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Toyota Camry Hybrid MPG-Real World Numbers

1246735

Comments

  • wvgasguywvgasguy Posts: 1,405
    I guess I don't understand camyg's posting...where is the reading referred to as 'indicated' on the car.

    Don't understand the question.

    You have an "instant" FE gage on the left of the dash.

    You have a Tank Average as one of the several modes on the screen between the Instant gage and the speedo.

    If you have the Nav system you have a screen showing the consumption by minute for the past 30 minutes and you have a reset button to reset the average FE calculation for your trip.

    However I'm not sure what you mean by "indicated" reading.
  • clfrunclfrun Posts: 11
    Thanks...I may be misunderstanding the original posting...I do have NAV, but have not used the screen you reference...will try to do on this trip to Lansing, MI. Maybe I need to do some more homework.

    Appreciate the reply...
  • wvgasguywvgasguy Posts: 1,405
    Maybe I need to do some more homework.

    My wife gets upset with me for using the Consumption and Energy screens instead of the NAV mapping screen most of the time. I know where I'm at most of the time so I find using these screens is more interesting and helps me to understand what's going on under the hood.

    While the price of the NAV system can't be justified by having these two screen options I do find them a nice bonus over the non-NAV system cars. It certainly provides me "entertainment".
  • primo2primo2 Posts: 31
    fyi...got 42.8 mpg all highway...i'm sure it would have been better if i didn't run the a/c the entire trip...average speed was 67 mph
  • mytchandmbmytchandmb Posts: 10
    We're on our second week with our TCH. We also got low 26mpg on our local trips. But we logged 41+ on highway. Our actual mpg for our 1st tank with 1/3 highway, was just under 30 mpg.

    To clarify our "city" driving, it is my wife driving like a typical "soccer mom" driving 10 minutes to each dropoff/pickup. The computer readout displays in the low 30's when we drive longer than 15 or so minutes.

    I tried all the techniques in the hybrid forums and could not improve on it. As a comparison, our AWD station wagon with an EPA rating of 19 gets 14 in identical driving. When we had a Dodge Caravan FWD which got about 15.

    We hope it gets better when it breaks in, even still we reduce our gas consumption by 1/2.
  • umpire63umpire63 Posts: 19
    The verage economy on our first tank was 39.2 MPG. So far the second tank is running right at 38 MPG, though most of it has been in town, while the first tank was almost all highway miles.
  • wvgasguywvgasguy Posts: 1,405
    I tried all the techniques in the hybrid forums and could not improve on it.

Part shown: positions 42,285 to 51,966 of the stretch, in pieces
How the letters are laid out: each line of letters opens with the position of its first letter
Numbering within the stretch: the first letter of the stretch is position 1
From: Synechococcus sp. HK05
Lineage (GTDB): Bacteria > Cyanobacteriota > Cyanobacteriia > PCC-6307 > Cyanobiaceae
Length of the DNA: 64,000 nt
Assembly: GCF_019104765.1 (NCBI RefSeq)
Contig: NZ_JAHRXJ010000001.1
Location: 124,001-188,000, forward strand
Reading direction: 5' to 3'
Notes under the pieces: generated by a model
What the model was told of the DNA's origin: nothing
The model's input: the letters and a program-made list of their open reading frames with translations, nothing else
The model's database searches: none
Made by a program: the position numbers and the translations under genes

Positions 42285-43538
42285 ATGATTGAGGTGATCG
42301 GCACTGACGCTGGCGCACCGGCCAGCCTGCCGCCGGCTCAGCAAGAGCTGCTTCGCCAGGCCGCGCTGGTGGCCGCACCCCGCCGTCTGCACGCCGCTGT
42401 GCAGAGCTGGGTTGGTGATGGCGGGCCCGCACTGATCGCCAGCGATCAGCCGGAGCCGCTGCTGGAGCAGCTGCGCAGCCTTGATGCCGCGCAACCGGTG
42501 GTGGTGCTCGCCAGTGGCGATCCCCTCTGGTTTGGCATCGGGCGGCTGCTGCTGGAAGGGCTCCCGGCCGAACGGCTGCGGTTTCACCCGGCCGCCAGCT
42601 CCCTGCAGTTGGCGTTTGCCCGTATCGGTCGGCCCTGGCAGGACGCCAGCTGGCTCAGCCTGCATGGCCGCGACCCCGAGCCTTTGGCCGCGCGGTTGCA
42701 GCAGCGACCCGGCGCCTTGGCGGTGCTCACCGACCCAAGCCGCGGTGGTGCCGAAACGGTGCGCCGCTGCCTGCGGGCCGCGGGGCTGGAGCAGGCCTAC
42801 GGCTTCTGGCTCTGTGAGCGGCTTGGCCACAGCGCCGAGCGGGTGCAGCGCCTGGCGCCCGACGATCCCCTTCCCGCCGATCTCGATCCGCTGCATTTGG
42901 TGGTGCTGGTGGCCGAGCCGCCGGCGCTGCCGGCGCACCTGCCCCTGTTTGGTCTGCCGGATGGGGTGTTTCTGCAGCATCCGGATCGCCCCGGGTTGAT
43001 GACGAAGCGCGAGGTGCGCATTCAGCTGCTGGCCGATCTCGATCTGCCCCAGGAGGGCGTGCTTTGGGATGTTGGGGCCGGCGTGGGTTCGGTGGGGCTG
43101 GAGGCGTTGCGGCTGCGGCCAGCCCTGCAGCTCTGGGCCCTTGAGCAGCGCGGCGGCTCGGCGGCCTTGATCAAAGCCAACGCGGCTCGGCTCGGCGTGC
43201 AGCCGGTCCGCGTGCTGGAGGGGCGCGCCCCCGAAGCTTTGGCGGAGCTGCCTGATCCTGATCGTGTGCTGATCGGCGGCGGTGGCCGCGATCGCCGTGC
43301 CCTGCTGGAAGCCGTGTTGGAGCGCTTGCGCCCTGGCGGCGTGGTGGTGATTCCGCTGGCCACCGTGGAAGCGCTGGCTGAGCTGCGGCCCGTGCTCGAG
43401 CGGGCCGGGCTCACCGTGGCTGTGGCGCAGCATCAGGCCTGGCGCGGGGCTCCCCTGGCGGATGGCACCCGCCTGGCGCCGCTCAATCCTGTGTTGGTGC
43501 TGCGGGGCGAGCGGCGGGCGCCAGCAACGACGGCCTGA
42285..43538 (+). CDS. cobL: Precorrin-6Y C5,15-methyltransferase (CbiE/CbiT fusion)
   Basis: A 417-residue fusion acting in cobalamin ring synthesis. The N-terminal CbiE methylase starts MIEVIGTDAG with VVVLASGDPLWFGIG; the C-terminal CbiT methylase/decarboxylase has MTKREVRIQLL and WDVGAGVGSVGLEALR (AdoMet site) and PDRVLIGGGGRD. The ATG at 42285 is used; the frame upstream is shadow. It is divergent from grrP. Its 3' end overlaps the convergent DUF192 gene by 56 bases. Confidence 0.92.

Keep trying (practicing). I don't see any way to get that low if you're serious about getting max FE. many people on here say they just want to drive it and that's OK. But if you really want to try and are dedicated to that effort it can and will pay off with higher numbers. I'm convinced anyone can average 35 if they are willing to sacrifice old driving styles (however many people are not)
  • clfrunclfrun Posts: 11
    Good news...I found the screens...they are addictive...I found myself checking the screen every 30 minutes or so. I averaged 36.96 on the first tank and 42.13 MPG on the second tank...happy as can be with these numbers. I have modified my driving style, but then again I also have modified the amount of money I am spending to support the oil rich countries.
  • wvgasguywvgasguy Posts: 1,405
    I have modified my driving style,

    I think that is the singlemost important issue with maximizing FE with a hybrid. It seems many people buy these and don't want to change the way they drive. Yes the hybrid will still do better than the 4c but the gains driving with hybrid techniques is nothing short of amazing.

    I bought the hybrid recognizing it would be a major shift in my driving attitude. I was not real sure I would stick with it but after 7400 miles I have bought into this driving style.

    My friends think I've lost my marbles. I've always driven 10 to 15 mph OVER the limit (sometimes more), now I typically drive 5 mph UNDER the limit. It's less stressful driving like this and great for my FE.

    I've found that driving at the limit usually means you're globbed up with cars all around you. That's why I always drove over the limit. Stay in front, when you catch up pass'em all and get in front. I've drove this way for 30 years, usually with cars quite capable of staying in front. NOW, I've found that at 5 mph under the limit you don't get stuck in the middle of a crowd of cars. I absolutely recommend this to everyone. It's relaxing to drive this way (on 4 lane roads at least_on 2 lane roads people get irritated)
  • hybridguyhybridguy Posts: 3